You Won’t Stop Riding the Vespa Primavera 150

It's a friendly runabout, an urban mule, even an apex bomber. This little Vespa does something you want.

Vespa Review
Chris Cantle/TheDrive.com

In the drowsy quiet of a Los Angeles morning, the Vespa Primavera 150 starts with a chuff and settles into an easygoing, almost agricultural idle. It's not a boastful exhaust note. Sport bikes have crested the 200-horsepower mark, and 450cc off-roaders can easily top 100-mph, so it's almost sweet to think of the Primavera rolling out of the showroom with half the power of the average riding mower. Measured objectively, and against its two-wheeled peers, the unintimidating Vespa might seem more concerned with style than substance. But then, what better measurement of performance is there than the likelihood you’ll pick up the keys, just for the sake of a quick ride?

“It was just in a Gwen Stefani video.” Vespa’s affable PR guy tells me, as the little machine warms up. Cool drizzle steams off the muffler. Conversation has landed on Vespa’s long legacy in the movies. This small-screen appearance is just a footnote, but for a second or two, weight gathers behind his statement.

“Oh. You mean this one?” I wonder aloud as I nudge the bike forward, and off its centerstand. It’s almost new, just a few break-in miles on the odometer, and accessorized to within an inch of its life. I pull out my phone and scour YouTube. Sure enough, there it is. A perfect prop. Stefani bounces atop the very bike I'm straddling. Dancers dance. The singer sings. The Vespa sits on its stand. Just another machine treated as an ornament. It pisses me off. I resolve on the spot to wring its neck and make up for lost time. A little promise between me and the machine. I resolve to treat it as something more than cute.

 

Chris Cantle/TheDrive.com

Days later, the Primavera 150 is whistling through the wind. I’ve assumed a racer’s tuck and set out on the heels of a gang of motorcycle-mounted colleagues on a 200-mile trip. Freeways, back roads, coast roads, country lanes. The little Vespa ascends legendary Highway 33, north of Ojai. It swoops gracefully through the big sweepers of Highway 1, south of Point Mugu. The Primavera isn't a quitter. Even when the gang disappears over the horizon in straight sections, they’re seldom any further than a stoplight or two. It might be wrung to its limits but the Vespa acquits itself beautifully, topping out above 70, and never needing a breather in the corners. In the whistling I think I hear the little machine laughing too.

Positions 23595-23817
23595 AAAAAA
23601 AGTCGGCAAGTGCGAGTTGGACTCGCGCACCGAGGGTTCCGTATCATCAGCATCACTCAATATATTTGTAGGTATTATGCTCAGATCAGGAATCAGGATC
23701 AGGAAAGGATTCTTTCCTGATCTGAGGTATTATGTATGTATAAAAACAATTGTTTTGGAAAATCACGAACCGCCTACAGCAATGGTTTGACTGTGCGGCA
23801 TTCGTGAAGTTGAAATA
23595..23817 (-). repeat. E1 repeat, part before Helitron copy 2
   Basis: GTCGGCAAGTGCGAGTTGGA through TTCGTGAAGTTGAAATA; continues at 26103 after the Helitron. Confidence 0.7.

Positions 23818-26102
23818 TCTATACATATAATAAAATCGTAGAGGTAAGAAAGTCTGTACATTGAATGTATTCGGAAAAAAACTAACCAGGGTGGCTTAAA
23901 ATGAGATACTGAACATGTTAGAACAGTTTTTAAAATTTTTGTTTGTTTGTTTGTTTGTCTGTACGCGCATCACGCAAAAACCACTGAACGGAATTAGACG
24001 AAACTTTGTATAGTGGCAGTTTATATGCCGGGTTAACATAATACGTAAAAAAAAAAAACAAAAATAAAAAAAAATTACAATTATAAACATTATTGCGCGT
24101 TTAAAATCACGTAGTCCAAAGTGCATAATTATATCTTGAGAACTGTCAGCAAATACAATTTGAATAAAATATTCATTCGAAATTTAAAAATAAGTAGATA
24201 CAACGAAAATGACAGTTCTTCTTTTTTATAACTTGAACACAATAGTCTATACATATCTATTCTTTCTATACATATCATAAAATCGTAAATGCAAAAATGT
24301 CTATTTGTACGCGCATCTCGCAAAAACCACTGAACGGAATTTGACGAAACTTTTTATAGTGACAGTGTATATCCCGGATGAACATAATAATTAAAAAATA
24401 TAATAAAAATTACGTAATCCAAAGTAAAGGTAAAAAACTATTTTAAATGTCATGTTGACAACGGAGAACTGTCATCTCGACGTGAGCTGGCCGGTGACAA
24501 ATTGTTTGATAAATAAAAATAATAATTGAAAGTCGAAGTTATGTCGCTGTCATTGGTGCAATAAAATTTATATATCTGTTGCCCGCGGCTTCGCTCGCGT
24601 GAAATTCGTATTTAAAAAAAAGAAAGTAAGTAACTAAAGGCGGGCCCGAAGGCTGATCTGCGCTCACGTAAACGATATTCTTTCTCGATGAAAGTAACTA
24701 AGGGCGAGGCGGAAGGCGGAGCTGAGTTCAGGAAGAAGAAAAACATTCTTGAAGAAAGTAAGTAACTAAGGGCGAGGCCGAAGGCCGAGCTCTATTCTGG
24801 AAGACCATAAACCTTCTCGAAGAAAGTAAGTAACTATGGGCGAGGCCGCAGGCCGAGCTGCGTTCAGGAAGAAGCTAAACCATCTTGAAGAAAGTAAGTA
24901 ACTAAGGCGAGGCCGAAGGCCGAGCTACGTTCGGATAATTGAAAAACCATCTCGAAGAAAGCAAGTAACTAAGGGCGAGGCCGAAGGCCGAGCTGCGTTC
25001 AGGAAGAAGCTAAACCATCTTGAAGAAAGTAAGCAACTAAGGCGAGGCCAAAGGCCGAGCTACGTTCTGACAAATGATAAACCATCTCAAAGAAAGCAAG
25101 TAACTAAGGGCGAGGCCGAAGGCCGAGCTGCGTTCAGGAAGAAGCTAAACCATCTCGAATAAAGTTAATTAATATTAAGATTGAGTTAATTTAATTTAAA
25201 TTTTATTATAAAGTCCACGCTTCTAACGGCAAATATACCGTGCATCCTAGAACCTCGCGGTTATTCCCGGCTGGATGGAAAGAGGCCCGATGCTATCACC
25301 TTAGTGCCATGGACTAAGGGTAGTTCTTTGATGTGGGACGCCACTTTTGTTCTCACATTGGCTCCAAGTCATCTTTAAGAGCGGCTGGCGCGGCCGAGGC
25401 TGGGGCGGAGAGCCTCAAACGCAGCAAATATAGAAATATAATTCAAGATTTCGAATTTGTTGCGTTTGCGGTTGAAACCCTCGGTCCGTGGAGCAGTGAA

But it’s when it’s treated like the family truck that the little Vespa really comes into its own. This Primavera came in Touring guise, and the friendly little machine is brimming and bristling with folding chrome bars, perfect for grocery bags, making it as utilitarian as any motorcycle. To the great embarrassment of our species, the capacious underseat storage has a sticker that says “no pets,” but that same space has no qualms carrying a 5kg bag of dog food. Or a car battery and two sets of wrenches. Or my work boots. Or a helmet. As an urban mule, the Vespa is surprisingly tough to beat. But its utility doesn’t end there.

Chris Cantle/TheDrive.com
Chris Cantle/TheDrive.com
Chris Cantle/TheDrive.com
Chris Cantle/TheDrive.com
Chris Cantle/TheDrive.com
Chris Cantle/TheDrive.com
Chris Cantle/TheDrive.com
Chris Cantle/TheDrive.com
Chris Cantle/TheDrive.com

Thanks to its trim frame, the Vespa scythes through traffic handily. The little fuel-injected four-stroke makes enough power to get out in front of a city bus and inattentive commuters. It’s not much thrust by motorcycle standards, but with its continuously variable transmission the throttle can be almost binary in application with no unpleasant consequences.

The tiny engine delivers almost unbelievable fuel economy. Even with gas prices climbing, you hesitate to throw a leg over the bike. Even better, it always seems to have enough gas to get you where you want to go when you do. The 150’s roomy seat happily and comfortably accommodates a passenger, and unlike Vespa’s of old, the single hydraulic disc brake up front is enough to slow down both you, and your newly dashing passenger effectively.

It’s not a perfect machine. The Primavera’s rudely simple switchgear is carried over from a more soviet Italy, and is the only real indication of cheapness on an fundamentally cheap machine. A rear tire puncture pointed out another infuriatingly Italian quirk: Access to the rear wheel is obstructed by the muffler, which has to be removed to change a tire.

Just quibbles, really. Forget style, forget the film appearances and the linen sport coat romance. Forget the legacy. Treated like a machine, on it’s own terms, the Vespa Primavera 150 is still a damned delight. It’s a rare vehicle that excels at the mundane, that gets you riding when it’d be easier to call a car, or that can get the nod over a race-bred superbike by being more useful and efficient and playful. That’s the charm of the Primavera. In a world packed with two-wheeled machines that can approach escape velocity, it's the little Vespa that's the best escape of all.

Chris Cantle/TheDrive.com